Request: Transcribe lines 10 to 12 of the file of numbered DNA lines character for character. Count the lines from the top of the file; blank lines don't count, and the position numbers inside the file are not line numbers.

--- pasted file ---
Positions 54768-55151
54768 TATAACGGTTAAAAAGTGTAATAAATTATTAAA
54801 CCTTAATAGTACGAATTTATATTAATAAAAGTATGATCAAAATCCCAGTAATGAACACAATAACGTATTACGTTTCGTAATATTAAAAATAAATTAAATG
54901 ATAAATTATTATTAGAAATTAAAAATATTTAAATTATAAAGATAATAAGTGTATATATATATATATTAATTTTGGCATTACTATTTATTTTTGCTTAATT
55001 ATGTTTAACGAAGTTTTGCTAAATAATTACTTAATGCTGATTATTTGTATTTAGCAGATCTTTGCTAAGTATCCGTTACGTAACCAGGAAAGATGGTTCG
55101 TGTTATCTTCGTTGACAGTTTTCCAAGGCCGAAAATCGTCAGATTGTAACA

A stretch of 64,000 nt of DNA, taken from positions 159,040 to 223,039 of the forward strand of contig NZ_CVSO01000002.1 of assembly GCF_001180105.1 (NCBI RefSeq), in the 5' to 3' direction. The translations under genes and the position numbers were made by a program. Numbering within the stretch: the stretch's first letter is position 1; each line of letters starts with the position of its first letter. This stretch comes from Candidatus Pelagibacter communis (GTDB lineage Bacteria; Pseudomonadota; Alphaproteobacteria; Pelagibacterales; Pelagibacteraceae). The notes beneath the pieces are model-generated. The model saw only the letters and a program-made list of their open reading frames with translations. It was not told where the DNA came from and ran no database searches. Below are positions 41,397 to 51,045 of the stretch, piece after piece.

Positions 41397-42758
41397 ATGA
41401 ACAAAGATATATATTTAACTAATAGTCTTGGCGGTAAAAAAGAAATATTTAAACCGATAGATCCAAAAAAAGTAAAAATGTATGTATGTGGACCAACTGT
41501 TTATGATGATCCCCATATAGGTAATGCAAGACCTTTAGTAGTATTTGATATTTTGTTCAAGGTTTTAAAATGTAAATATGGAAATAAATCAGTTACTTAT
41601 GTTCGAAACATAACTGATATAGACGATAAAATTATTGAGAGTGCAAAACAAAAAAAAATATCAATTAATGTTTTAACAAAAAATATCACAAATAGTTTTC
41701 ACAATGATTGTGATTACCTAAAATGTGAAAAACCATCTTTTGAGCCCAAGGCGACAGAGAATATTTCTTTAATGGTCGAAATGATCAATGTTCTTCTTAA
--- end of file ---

41401 ACAAAGATATATATTTAACTAATAGTCTTGGCGGTAAAAAAGAAATATTTAAACCGATAGATCCAAAAAAAGTAAAAATGTATGTATGTGGACCAACTGT
41501 TTATGATGATCCCCATATAGGTAATGCAAGACCTTTAGTAGTATTTGATATTTTGTTCAAGGTTTTAAAATGTAAATATGGAAATAAATCAGTTACTTAT
41601 GTTCGAAACATAACTGATATAGACGATAAAATTATTGAGAGTGCAAAACAAAAAAAAATATCAATTAATGTTTTAACAAAAAATATCACAAATAGTTTTC